# Does the Time Evolution Operator Satisfy the Schrodinger Equation?

I would just like to confirm my solution to the following question. I'm a bit hesitant on my solution because of a specific step. I would just like confirmation if that step, which I will point out, is mathematically legal. The question I'm working on is:

Show that the time evolution operator, given by the Dyson series, $$\begin{equation} \mathcal{U}(t,0) = 1 + \sum_{n=1}^\infty \bigg ( \dfrac{-i}{\hbar} \bigg )^n \int_0^t dt_1 \int_0^{t_1} dt_2 \dots \int_0^t dt_{n-1} H(t_1) H(t_2) \dots H(t_n) \end{equation}$$ satisfies Schrodinger's equation $$\begin{equation} i\hbar \dfrac{\partial}{\partial t} \mathcal{U}(t,0) = H\mathcal{U}(t,0). \label{SE} \end{equation}$$

For this problem, I will evaluate the left-hand side of the Schrodinger equation to show that it is equivalent to the right-hand side. Firstly, we have that the Dyson series can be rewritten as

$$\begin{equation} \mathcal{U}(t,0) = 1 + \sum_{n=1}^\infty \bigg ( \dfrac{-i}{\hbar} \bigg )^n \int_0^t dt_1 \int_0^{t_1} dt_2 \dots \int_0^t dt_{n-1} H(t_1) H(t_2) \dots H(t_n) = T\big \{ \exp{\big ( \dfrac{-i}{\hbar} \int_0^t dt' H(t') \big )} \} \nonumber \end{equation}$$

The following steps is where my question is. The part I'm referring too is when I take the time-derivative with respect to $$t'$$. Using this, we have that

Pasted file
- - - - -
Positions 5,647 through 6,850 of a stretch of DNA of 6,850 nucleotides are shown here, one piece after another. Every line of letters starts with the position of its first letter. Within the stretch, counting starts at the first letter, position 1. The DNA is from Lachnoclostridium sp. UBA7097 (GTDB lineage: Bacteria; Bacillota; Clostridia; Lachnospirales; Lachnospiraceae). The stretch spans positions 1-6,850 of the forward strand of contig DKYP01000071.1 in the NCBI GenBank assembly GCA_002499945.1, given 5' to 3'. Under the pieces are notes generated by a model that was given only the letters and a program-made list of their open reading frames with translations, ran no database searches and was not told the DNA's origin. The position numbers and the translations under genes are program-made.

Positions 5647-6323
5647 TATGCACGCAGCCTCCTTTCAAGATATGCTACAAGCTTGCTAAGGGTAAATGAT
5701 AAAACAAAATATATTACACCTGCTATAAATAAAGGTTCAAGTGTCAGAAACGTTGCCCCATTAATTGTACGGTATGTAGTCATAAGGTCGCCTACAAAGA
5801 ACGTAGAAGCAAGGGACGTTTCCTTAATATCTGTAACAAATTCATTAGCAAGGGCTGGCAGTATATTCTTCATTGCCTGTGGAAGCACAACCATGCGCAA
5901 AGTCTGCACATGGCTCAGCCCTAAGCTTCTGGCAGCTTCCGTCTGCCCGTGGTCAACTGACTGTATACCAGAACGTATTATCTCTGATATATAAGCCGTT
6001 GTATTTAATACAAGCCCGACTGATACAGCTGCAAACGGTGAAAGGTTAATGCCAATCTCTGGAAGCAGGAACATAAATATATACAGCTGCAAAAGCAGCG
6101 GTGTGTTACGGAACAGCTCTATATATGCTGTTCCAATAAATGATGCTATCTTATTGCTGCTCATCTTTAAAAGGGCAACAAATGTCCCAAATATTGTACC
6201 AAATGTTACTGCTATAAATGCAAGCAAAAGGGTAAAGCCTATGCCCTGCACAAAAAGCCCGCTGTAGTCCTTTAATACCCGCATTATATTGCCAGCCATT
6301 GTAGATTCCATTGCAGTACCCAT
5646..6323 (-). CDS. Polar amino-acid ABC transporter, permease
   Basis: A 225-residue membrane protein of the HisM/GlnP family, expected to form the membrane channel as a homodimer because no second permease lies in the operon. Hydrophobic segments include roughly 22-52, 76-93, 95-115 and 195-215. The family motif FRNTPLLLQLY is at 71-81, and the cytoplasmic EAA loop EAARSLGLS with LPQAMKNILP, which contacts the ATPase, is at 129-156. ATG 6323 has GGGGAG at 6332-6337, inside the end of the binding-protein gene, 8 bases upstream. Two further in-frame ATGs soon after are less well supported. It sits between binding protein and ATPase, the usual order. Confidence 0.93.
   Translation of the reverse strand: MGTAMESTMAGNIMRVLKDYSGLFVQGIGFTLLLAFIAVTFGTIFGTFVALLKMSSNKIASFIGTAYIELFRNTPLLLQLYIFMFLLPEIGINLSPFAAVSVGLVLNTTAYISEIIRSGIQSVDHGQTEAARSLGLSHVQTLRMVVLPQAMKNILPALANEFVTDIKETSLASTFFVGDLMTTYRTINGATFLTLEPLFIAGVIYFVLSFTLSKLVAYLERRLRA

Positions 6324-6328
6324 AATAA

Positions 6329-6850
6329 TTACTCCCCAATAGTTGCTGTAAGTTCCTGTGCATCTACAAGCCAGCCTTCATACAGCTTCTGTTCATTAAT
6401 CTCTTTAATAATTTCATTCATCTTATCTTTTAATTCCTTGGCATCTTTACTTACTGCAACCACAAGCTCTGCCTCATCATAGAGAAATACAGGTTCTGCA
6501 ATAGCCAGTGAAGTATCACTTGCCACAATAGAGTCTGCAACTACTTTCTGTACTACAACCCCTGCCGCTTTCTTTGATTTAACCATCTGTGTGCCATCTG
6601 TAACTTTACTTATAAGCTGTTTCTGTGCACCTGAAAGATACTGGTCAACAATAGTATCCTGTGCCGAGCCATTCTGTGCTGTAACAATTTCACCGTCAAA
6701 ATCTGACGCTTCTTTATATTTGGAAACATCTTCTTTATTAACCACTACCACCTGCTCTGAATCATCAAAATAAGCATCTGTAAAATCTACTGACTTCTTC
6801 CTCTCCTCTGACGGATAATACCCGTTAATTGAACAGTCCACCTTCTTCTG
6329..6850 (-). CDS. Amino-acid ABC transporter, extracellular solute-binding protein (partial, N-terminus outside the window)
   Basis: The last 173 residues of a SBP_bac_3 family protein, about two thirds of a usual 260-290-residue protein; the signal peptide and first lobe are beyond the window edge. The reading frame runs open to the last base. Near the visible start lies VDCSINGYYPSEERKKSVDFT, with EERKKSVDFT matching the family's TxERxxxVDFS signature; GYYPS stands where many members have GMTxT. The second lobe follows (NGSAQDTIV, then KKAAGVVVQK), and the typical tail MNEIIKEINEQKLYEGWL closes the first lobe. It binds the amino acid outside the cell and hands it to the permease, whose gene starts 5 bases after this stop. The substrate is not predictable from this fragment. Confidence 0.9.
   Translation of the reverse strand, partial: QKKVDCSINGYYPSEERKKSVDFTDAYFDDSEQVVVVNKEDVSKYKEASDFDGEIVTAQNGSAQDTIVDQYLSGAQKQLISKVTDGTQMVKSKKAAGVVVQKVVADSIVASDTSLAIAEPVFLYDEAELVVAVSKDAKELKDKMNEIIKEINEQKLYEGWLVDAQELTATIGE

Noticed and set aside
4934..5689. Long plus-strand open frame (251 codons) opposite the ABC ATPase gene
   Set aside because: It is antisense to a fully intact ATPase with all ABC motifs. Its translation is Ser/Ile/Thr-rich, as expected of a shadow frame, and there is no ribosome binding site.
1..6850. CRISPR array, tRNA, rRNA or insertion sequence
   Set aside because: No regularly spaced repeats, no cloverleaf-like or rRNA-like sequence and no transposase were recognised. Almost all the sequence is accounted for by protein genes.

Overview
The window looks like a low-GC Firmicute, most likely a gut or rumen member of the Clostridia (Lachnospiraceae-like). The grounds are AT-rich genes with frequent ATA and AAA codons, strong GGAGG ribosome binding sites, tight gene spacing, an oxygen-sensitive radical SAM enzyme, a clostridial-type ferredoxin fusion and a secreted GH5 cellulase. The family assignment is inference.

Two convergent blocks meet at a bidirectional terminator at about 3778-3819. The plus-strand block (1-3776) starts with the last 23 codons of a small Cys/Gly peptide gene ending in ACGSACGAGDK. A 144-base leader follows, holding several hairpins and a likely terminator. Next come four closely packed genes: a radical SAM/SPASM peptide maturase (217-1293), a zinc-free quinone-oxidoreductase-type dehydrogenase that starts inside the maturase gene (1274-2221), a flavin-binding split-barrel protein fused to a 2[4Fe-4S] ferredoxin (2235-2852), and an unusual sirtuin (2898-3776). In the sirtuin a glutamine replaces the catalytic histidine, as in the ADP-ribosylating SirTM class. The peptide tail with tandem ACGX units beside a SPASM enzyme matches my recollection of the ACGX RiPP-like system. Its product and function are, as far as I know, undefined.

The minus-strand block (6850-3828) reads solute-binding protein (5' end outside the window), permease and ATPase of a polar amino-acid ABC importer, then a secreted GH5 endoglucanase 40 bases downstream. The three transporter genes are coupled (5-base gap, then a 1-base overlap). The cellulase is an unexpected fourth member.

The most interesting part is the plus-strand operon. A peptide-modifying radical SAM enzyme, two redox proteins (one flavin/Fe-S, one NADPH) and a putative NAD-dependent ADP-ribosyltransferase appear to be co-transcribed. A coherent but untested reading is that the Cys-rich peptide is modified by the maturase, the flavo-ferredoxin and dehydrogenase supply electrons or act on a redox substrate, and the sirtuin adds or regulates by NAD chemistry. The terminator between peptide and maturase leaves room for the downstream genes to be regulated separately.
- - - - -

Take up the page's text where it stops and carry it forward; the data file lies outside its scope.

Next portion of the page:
\begin{align} i\hbar \dfrac{\partial}{\partial t} \mathcal{U}(t,0) &= i\hbar \, \partial_{t'} \bigg [ T\big \{ \exp{\big ( \dfrac{-i}{\hbar} \int_0^t dt' H(t') \big )} \} \bigg ] \nonumber \\[.5em] &= i\hbar \bigg [ \partial_{t'} \big ( \dfrac{-i}{\hbar} \int_0^t dt' H(t') \big ) \bigg ] \bigg [ T\big \{ \exp{\big ( \dfrac{-i}{\hbar} \int_0^t dt' H(t') \big )} \} \bigg ] \nonumber \\[.5em] &= -i\hbar \dfrac{i}{\hbar} \partial_{t'}\int_0^t dt' H(t') \mathcal{U}(t,0) \nonumber \\[.5em] &= H \mathcal{U}(t,0) \end{align}

Therefore, $$i\hbar \dfrac{\partial}{\partial t} \mathcal{U}(t,0) = H\mathcal{U}(t,0)$$ and $$\mathcal{U}(t,0)$$ satisfies the Schrodinger equation.

I'm essentially performing the following differential: $$\begin{equation} \partial_x e^{f(x)} = f'(x) e^{f(x)} \end{equation}$$

Since the time-evolution operator is defined as the sum, I'm not sure how legal it is to take that derivative in the way that I did. If this is incorrect, I would appreciate an alternative method of working this problem.

Any guidance would be appreciated, thank you!

• If I am not mistaken, the Feynman legacy is that if you can prove something in Physics by differentiating or integrating, then you may assume it is mathematically allowed. – uniquesolution Feb 5 at 19:40
• There is also the question of whether the series converges. – Keith McClary Feb 6 at 5:33
• Yes, it is correct, if you want someone to verify it. – onurcanbektas Feb 16 at 6:21

Yes, it is correct; you can check it by just expanding $$e^{f(x)}$$ in terms of the powers of $$f(x)$$ and then taking the derivative of that infinite sum.